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Chip Towers/Dawgnation
The Sprint Center was packed with Kansas fans in the late game on Monday after Georgia defeated George Washington, and it will be even more packed when the Jayhawks face the Bulldogs in Tuesday night's CBE Hall of Fame Classic finals.

Towers’ Take: Bulldogs get big stage they’ve sought

KANSAS CITY, Mo. — The Georgia Bulldogs got what they wanted here at the Sprint Center on Monday night.

First, they took care of business and earned a quality win against a worthy opponent in George Washington. Georgia beat the Colonials, 81-73, in a game that was frightfully close right up to the end. Now, the Bulldogs get what they really signed up for: a date with basketball powerhouse Kansas in the CBE Hall of Fame Classic championship game Tuesday at 10 p.m.

This falls into the old category of “be careful what you wish for.”

The No. 8-ranked Jayhawks (3-1) advanced to the finals with a 83-63 win over UAB in the second game of the doubleheader on Monday night. It concluded more than two hours after the Bulldogs’ semifinal tilt, so naturally they didn’t know who they’d be playing.

But everybody had a pretty good idea. KU came in as a 19-point favorite. They covered.

Now, Georgia is not new to facing basketball royalty. After all, it gets to play Kentucky every year in the SEC. But for Georgia coach Mark Fox, this is a particularly special opportunity. He’s a native Kansan, from  Garden City, and a degree holder from KU no less. Fox commandeered a graduate degree in athletic administration/sports psychology from Kansas in 1996. Met and befriended Roy Williams in the process, too.

So, even the buttoned-down Fox had to admit this matchup being a bit of a big deal.

“I am a graduate of the University of Kansas. … The only time I don’t root for Kansas is when they’re playing our team,” Fox said. “Kansas is the benchmark for great basketball. There’s KU and there’s UK and they’re both blue and they’re both terrific. I have the utmost respect for the history and tradition of Kansas basketball because I grew up watching it.”

Kansas basketball is a big deal. I took a Sunday afternoon drive 42 miles to the west to Lawrence, Kan., to get a first-hand look at a place many regard as the true heart and home of the game basketball. I’d never been there before and I’m glad to say I have now.

James Naismith is buried there. I went to his grave at Lawrence Memorial Park Cemetery. There’s quite a monument there to the man credited with inventing the game of basketball and founding the KU basketball program as well. Included in this expansive marble exhibit are monuments paying homage to his basketball legacies, some of them not even dead yet: Phog Allen, Adolph Rupp, Dean Smith and Larry Brown.

Naismith and Allen are also well-represented on the campus. There’s a huge statue of Allen in front the storied facility that bears his name, Allen Fieldhouse. Attached to it by way of a second-story concourse bridge bedazzled by Naismith’s 13 original rules of basketball in metal stencil is the DeBruce Center, which houses a History of Basketball museum.

Also, there is an elaborate building called Marie S. McCarthy Hall. Built out of rock-chalk — of course — it’s a dormitory that houses almost exclusively KU’s basketball players. Has its own dining hall and everything. Not sure how they dodged the NCAA rule disallowing such things, but word is a half-dozen or so non-basketball residents have made it stand up.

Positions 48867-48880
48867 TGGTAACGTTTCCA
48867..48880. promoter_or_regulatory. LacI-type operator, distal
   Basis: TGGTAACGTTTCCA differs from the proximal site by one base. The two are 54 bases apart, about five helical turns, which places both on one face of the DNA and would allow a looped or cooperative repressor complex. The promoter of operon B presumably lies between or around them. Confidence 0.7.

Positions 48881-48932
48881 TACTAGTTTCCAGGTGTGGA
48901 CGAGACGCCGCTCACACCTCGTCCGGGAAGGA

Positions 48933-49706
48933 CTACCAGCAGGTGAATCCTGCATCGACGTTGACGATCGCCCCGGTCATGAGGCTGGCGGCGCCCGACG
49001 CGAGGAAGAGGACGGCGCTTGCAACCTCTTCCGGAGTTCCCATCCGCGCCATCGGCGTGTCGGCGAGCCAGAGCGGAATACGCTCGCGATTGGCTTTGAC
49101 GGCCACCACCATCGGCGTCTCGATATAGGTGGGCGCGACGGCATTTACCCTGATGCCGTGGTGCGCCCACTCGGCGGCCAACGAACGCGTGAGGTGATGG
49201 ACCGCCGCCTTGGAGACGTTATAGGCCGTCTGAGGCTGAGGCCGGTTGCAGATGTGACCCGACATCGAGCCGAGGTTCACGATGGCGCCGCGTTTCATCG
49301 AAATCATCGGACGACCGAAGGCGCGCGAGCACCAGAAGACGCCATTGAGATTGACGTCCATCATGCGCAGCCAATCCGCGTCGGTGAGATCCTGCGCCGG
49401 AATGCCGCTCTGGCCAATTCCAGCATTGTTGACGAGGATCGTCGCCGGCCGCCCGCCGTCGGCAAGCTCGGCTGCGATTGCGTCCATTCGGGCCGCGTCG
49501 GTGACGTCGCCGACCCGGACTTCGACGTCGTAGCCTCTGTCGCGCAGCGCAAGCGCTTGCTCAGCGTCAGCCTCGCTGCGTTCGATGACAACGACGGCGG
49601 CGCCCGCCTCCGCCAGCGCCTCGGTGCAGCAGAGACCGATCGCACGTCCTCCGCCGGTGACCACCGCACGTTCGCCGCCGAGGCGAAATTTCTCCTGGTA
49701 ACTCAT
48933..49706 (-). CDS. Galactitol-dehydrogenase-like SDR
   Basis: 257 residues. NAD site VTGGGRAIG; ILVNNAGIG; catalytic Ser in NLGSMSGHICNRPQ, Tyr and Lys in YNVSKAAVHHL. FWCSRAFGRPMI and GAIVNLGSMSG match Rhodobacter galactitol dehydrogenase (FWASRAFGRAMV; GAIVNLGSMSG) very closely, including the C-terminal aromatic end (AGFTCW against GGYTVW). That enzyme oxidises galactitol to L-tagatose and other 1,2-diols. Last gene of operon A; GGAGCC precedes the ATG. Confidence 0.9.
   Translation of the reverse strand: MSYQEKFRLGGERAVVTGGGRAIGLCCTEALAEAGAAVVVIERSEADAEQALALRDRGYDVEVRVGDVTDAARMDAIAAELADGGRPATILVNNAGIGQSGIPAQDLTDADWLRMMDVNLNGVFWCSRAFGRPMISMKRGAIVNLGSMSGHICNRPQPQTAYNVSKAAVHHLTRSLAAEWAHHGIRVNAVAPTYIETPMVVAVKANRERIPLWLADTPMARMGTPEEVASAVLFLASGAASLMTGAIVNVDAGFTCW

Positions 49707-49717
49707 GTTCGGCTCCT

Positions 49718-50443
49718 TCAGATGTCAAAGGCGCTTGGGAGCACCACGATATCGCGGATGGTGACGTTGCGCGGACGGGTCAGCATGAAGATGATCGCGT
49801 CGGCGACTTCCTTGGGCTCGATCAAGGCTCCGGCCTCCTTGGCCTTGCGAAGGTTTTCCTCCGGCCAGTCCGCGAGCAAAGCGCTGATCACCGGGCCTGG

When KU fans say they invented basketball, they're not really kidding.
When KU fans say they invented basketball, they’re not really kidding.

I share this only to illustrate the different ends of the basketball spectrum from which Georgia and Kansas will come to meet on Tuesday night. Which is not to say the Bulldogs have neither tradition nor game. They have them both. It’s just the schools exist in inverse worlds: UGA where football is king and KU where they tore down the goal posts after beating a 5-5 Texas team this past Saturday.

But the Bulldogs promise to be up for it. It was a solid victory they notched over a solid opponent on Monday. They led most of the way, trailed for a while early in the second half, then made the move superior teams are expected to make late in the game to hold on for victory. And they did it with leading scorer, Yante Maten (21.7 ppg), having fouled out with 3:36 to play.

When it was over, Georgia was more relieved to have taken care of its business against George Washington than excited about getting a shot at KU.

“To be honest, for us, we’re just happy that we got this first one,” said senior guard J.J. Frazier, who logged his customary 18 points. “That’s just being honest. It sounds cliché, but we really don’t care who we play. We’re just excited to get back into a championship game for the first time in a long time.”

Said Maten: “We’re going to come to play and try to win. We never look forward to any team; we look forward to the next game.”

There will be a big, partisan KU crowd on hand, but there’s no reason for the Bulldogs to be intimidated. They have their own basketball traditions. Former coach Hugh Durham and player Dominique Wilkins were just enshrined Friday in the very Hall of Fame for which this tournament is named. And the Bulldogs also have with them a pretty good coach from Kansas.

Mark Fox already climbed this mountain one time earlier in his career. His Nevada team knocked off the Jayhawks, 72-70, on Dec. 1, 2005 , in Allen Fieldhouse.

“Well, it’s big for our team because we’re playing good basketball teams,” Fox said of making the big-time matchup happen. “It’s big for our program because we just put two of our greats in the Hall of Fame and we wanted to represent them well. This is obviously a national stage … and we needed to show well. So I’m really proud of that.”